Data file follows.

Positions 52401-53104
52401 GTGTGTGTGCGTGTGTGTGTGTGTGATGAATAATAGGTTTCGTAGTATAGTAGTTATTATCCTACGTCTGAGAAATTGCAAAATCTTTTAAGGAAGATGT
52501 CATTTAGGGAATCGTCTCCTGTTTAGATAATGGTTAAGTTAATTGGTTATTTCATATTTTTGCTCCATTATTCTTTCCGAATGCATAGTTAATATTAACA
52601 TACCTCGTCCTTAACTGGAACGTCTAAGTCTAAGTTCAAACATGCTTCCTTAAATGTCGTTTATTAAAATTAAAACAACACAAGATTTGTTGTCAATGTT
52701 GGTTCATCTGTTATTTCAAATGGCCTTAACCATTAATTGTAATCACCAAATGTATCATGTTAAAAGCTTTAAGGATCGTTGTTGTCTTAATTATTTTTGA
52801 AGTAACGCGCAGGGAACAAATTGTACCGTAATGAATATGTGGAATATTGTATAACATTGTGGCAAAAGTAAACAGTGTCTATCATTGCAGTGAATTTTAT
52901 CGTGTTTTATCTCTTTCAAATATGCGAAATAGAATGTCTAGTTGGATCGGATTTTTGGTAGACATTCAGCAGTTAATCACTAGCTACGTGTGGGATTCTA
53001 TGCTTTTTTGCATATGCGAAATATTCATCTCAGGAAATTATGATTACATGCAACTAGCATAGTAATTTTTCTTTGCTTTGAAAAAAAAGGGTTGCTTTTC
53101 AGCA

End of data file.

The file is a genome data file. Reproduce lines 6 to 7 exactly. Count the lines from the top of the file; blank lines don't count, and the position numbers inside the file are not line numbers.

52801 AGTAACGCGCAGGGAACAAATTGTACCGTAATGAATATGTGGAATATTGTATAACATTGTGGCAAAAGTAAACAGTGTCTATCATTGCAGTGAATTTTAT
52901 CGTGTTTTATCTCTTTCAAATATGCGAAATAGAATGTCTAGTTGGATCGGATTTTTGGTAGACATTCAGCAGTTAATCACTAGCTACGTGTGGGATTCTA